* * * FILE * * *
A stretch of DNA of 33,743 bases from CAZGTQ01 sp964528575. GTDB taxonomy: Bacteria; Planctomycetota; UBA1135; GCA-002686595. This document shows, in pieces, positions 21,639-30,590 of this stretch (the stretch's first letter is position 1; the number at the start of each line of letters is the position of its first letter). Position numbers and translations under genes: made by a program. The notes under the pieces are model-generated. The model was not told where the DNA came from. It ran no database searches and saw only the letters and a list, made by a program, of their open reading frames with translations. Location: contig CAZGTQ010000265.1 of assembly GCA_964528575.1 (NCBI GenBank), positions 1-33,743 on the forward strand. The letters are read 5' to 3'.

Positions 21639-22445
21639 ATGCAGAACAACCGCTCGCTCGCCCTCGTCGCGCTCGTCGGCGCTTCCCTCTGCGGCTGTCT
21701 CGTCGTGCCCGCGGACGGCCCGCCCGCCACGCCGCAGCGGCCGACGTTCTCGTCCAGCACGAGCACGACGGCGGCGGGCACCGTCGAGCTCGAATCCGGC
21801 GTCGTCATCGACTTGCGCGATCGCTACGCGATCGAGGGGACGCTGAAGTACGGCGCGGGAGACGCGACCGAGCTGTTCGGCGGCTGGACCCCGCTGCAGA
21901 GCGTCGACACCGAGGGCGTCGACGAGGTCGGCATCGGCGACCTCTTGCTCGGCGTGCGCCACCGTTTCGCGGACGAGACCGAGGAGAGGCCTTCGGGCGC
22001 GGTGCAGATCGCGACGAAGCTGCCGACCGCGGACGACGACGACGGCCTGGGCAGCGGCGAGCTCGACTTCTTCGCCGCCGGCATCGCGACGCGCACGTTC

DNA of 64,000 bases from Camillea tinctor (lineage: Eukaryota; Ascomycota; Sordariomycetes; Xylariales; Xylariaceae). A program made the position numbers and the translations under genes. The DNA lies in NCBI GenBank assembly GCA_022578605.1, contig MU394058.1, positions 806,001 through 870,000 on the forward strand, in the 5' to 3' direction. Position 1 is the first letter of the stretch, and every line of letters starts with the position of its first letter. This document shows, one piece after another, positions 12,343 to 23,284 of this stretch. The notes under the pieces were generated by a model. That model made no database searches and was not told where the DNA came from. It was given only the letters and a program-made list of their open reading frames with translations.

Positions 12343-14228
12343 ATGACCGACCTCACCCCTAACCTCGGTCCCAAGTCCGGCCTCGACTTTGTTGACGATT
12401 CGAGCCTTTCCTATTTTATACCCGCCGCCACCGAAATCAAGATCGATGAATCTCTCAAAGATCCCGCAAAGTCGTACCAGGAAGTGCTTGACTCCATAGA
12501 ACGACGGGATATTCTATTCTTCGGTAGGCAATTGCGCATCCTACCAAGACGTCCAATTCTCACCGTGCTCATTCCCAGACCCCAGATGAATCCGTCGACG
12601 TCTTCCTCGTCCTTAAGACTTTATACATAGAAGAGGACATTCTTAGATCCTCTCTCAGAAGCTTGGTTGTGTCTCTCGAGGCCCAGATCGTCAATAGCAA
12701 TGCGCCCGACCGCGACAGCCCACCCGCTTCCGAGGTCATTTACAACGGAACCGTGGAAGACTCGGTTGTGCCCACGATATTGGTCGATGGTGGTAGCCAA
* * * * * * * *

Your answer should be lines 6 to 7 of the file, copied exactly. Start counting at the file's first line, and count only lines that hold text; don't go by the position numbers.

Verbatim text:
21901 GCGTCGACACCGAGGGCGTCGACGAGGTCGGCATCGGCGACCTCTTGCTCGGCGTGCGCCACCGTTTCGCGGACGAGACCGAGGAGAGGCCTTCGGGCGC
22001 GGTGCAGATCGCGACGAAGCTGCCGACCGCGGACGACGACGACGGCCTGGGCAGCGGCGAGCTCGACTTCTTCGCCGCCGGCATCGCGACGCGCACGTTC